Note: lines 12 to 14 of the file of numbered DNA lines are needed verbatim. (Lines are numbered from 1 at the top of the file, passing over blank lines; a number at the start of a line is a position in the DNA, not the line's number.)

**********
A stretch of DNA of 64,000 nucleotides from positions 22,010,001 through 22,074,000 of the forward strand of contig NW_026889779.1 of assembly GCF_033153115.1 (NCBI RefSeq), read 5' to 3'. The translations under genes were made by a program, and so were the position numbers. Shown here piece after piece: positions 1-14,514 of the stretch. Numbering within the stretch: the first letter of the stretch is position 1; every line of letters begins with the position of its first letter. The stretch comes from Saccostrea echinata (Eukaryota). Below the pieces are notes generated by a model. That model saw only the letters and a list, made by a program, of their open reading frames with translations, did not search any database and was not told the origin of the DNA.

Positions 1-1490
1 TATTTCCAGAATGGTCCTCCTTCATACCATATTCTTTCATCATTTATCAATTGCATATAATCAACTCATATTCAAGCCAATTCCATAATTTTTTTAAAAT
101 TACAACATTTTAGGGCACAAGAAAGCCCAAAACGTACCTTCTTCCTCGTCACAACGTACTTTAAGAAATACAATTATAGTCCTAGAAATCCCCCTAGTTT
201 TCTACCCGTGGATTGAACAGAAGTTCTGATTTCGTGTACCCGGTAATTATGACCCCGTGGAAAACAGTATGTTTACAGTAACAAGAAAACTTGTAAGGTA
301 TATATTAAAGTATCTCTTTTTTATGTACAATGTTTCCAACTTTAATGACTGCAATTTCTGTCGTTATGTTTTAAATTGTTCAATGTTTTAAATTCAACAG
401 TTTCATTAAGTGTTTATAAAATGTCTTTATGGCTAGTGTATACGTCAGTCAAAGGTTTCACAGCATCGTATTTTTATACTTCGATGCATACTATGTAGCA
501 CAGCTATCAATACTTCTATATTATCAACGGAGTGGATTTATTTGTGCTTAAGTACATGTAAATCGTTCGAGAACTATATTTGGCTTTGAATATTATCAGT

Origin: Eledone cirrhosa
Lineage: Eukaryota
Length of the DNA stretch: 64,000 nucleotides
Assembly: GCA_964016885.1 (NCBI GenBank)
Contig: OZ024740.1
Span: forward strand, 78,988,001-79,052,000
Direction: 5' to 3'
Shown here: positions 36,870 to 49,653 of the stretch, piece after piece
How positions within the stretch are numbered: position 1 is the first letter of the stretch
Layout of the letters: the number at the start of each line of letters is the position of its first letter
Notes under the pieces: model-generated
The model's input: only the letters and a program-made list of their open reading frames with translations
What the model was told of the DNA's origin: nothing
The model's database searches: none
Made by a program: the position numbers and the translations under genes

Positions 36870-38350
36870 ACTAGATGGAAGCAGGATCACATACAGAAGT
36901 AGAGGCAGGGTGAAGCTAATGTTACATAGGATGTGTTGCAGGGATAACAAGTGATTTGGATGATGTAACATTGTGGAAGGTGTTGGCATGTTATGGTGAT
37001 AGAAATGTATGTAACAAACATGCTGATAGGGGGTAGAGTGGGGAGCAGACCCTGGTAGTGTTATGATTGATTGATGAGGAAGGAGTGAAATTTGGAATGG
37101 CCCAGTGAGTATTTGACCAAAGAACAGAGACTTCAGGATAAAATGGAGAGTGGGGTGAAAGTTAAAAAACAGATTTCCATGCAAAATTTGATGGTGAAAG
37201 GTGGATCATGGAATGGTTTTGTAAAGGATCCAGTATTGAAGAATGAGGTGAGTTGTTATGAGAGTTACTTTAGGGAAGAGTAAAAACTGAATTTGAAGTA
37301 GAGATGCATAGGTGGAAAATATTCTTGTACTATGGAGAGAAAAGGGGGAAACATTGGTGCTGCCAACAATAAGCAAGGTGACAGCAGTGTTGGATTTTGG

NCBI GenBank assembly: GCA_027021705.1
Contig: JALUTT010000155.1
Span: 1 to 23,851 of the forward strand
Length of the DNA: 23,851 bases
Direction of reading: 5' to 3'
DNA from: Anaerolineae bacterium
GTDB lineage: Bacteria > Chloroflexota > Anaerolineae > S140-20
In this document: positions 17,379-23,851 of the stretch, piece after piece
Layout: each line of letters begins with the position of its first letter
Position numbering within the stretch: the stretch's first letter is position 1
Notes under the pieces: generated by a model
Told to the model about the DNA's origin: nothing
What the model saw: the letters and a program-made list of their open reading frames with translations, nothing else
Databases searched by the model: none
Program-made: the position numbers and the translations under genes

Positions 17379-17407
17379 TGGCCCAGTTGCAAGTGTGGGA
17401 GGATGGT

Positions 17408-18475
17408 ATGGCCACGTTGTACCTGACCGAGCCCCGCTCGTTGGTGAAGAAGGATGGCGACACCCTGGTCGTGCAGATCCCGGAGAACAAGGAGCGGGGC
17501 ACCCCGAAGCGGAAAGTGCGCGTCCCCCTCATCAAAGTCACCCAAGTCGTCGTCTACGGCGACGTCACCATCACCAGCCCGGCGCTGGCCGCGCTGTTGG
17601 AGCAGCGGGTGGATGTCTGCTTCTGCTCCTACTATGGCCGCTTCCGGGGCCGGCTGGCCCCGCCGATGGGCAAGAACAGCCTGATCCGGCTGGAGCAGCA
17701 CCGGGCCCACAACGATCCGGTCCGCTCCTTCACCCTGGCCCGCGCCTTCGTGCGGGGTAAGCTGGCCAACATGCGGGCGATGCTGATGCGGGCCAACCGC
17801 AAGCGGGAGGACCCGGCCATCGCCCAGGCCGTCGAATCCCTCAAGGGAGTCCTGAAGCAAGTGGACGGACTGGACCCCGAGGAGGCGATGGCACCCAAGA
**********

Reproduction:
Assembly: GCA_964016885.1 (NCBI GenBank)
Contig: OZ024740.1
Span: forward strand, 78,988,001-79,052,000